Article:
The second largest record of complaints to the BBC was announced after a special report, issued by the BBC, contained a racial slur from one of their reporters.
Days later, the history programme “American History’s Biggest Fibs” re-aired in which presenter Lucy Worseley employed the same racial slur.
Many took to social media to express their outrage at the casual racism and the BBC was inundated with more than 18,000 complaints, with Ofcom receiving hundreds from angry viewers.
The BBC has since defended itself, stating they were given permission to use the slur, to highlight the severity of the attack, by the 21-year-old victim’s family.
The BBC insists that their reporting is “impartial […] and fair”. However, many note the BBC’s use of racially aggravating language comes after months of on the fence reporting regarding the BLM protests that occurred in the UK and the US.
BBC Three host Oloni commented, “After all those weeks of noise on black issues but someone fully approved that news reporter on bbc saying the n word.”
The coverage of the BLM protests and the political discourse that followed it made many feel betrayed by the broadcaster, especially after the statement issued by the BBC in 2019, following controversy with presenter Naga Munchetty, where they stated “The BBC is not impartial on racism. Racism is not an opinion and it is not a matter for debate.”
The BBC’s lack of diversity was called into question, with many alongside Channel Four’s Krishnan Guru-Murthy implying that more Black people in the editorial team would have stopped the green-lighting of such a violent slur.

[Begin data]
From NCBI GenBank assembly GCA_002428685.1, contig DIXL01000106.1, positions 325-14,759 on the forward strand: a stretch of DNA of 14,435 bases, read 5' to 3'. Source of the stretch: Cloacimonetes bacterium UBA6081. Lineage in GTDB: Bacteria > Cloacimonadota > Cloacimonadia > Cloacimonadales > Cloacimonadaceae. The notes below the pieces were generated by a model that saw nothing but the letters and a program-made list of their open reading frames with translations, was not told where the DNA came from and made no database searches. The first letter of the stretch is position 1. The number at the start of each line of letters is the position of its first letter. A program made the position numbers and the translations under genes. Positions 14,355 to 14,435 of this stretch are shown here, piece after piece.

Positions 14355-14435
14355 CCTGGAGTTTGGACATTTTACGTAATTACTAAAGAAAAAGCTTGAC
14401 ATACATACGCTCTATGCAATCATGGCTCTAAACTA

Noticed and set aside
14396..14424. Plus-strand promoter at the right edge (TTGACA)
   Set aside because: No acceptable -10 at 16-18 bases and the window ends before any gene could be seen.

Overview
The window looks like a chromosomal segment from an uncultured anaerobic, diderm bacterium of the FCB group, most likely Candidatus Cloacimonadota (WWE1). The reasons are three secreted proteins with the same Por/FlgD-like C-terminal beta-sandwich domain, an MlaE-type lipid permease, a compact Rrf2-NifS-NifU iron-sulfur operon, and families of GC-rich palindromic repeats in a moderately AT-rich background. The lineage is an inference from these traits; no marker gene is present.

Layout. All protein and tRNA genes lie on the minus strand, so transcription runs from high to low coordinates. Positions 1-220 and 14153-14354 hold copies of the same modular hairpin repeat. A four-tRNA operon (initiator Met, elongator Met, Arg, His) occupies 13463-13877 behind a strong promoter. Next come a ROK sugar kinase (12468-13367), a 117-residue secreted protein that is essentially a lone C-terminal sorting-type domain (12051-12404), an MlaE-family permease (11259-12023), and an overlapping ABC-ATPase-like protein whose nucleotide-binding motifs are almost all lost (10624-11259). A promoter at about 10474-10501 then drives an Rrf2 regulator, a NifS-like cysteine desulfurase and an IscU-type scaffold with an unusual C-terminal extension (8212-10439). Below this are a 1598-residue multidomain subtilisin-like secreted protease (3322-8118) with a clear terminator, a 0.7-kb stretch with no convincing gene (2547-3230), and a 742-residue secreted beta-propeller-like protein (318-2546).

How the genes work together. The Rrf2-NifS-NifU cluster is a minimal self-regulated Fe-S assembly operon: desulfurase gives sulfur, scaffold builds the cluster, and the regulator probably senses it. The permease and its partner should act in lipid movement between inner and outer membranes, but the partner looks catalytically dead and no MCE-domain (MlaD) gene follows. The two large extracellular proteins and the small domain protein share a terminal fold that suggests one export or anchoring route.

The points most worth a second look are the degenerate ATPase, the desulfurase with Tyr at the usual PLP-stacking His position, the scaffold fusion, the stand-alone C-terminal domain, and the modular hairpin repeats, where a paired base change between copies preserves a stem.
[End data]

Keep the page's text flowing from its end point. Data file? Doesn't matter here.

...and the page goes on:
Around 13% of BBC staff come from BAME backgrounds. This is significantly lower than the BAME population of London at 44%, where the broadcasters’ head offices are based.
The BBC’s statement caused backlash, not just from the public, but also from their own employees, with Radio 1Xtra presenter Sideman leaving the show after stating that he no longer desired to work for a company in which “the N-word [is] being said on national television by a white person”.
The BBC has invested £100m into their diversity policy following the death of George Floyd, however, many criticise their commitment to diversity as performative following their refusal to acknowledge the severity of this recent backlash.
Twitter user @kingbonitaa, reiterated the frustration at the performance politics of anti-racism from wider British society by tweeting, “#DefundTheBBC is trending. Not because 2 separate BBC journalists have confidently used the N word over the last week but because a psychologist explained what white privilege is on bbc bitesize.”
It portrayed to many in Black communities that the commitment to anti-racism from various sectors of British society and industries may have been political grandstanding as despite the BBC’s affirmation that “racism is not an opinion [….] it is not a matter for debate,” it is clear, from their broadcast of a racial slur, nationwide, that its significance in the lives of those affected by it, is still up for debate.
Photo by K. Mitch Hodge on Unsplash
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